The virtual fish makes a comprehensive view possible
However, an even more comprehensive picture of how chemicals can affect the fish can only be obtained by considering other important organs in addition to the gills. The researchers are now pursuing this objective as part of NFP 79. They are working to this end, for example, on tests based on the intestine or nerve cells of rainbow trout. A look at the molecular level, i.e. at proteins or RNA molecules, also helps to complete the picture.
Ksenia Groh, who is involved in the project as a research group leader, explains: “Our vision is that the data from the in-vitro tests on cells of all major organs will flow into a single computer model, the virtual fish.” This should enable detailed and well-founded statements to be made on how chemicals affect fish – without having to resort to experiments on living fish.
Cooperation with partners in practice
An important part of the project is the involvement of the chemical industry as well as the authorities responsible for the approval of new chemicals. “We want to develop the virtual fish together with them in order to align the process from development to application at the regulatory level to the effective needs – which in the case of the gill test took twelve years –and thus speed it up,” says Groh. Bernhard Truffer, an expert in the field of technical innovations, provides the know-how needed to shape the cooperation and exchange with the practical partners. He notes: “Early involvement of the players is important so that the requirements posed by later implementation can already be taken into account during development of the methods. In this way, animal testing can be replaced more quickly in practice.” The team is supported by Jarno Hoekman, also a professor of innovation at the University of Utrecht.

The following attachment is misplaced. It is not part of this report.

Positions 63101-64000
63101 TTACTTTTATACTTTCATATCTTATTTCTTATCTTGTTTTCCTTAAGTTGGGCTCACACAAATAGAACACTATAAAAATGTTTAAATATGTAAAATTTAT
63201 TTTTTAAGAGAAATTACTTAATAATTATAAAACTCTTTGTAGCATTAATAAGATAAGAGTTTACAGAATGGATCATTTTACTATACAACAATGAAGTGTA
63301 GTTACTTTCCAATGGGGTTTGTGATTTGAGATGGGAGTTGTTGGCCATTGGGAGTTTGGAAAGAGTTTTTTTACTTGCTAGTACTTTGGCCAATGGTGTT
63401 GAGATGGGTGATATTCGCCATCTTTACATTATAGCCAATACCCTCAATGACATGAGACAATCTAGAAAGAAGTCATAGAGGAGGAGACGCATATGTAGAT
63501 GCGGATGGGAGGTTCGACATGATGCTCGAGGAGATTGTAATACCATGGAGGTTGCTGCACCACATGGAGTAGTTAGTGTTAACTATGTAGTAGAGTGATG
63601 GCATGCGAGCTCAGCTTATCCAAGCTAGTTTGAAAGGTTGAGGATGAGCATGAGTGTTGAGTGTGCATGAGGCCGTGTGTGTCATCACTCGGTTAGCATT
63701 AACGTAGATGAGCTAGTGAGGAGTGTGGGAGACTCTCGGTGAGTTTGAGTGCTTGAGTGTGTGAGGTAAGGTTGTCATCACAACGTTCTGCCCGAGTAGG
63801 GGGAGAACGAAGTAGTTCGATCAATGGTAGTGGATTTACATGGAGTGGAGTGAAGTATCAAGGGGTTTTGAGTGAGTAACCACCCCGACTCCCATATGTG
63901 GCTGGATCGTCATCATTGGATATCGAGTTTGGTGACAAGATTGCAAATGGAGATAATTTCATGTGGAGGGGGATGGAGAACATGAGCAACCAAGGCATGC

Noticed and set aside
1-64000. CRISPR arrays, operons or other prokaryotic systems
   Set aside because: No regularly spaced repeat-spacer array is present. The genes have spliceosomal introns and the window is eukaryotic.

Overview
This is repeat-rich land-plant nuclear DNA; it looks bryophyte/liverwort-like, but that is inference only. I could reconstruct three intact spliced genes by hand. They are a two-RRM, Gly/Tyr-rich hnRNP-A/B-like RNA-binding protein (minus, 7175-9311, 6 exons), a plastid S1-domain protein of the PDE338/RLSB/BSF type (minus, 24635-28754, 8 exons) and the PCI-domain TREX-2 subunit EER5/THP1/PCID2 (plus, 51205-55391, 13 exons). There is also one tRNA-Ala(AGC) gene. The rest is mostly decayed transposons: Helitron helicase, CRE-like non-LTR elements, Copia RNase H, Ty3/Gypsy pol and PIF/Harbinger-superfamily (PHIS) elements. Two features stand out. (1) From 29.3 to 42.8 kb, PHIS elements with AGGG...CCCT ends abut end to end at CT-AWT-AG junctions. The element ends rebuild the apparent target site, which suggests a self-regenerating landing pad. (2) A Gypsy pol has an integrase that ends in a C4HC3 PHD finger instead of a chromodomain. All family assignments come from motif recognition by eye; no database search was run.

Colette vom Berg, who is involved in the project as a research group leader, summarises:
“For some time now, Eawag has been doing research with many partners to develop tests that make experiments on living fish unnecessary. With this great project, we have the opportunity to combine different approaches and close gaps.”
One postdoctoral and two PhD positions are currently advertised as part of the project.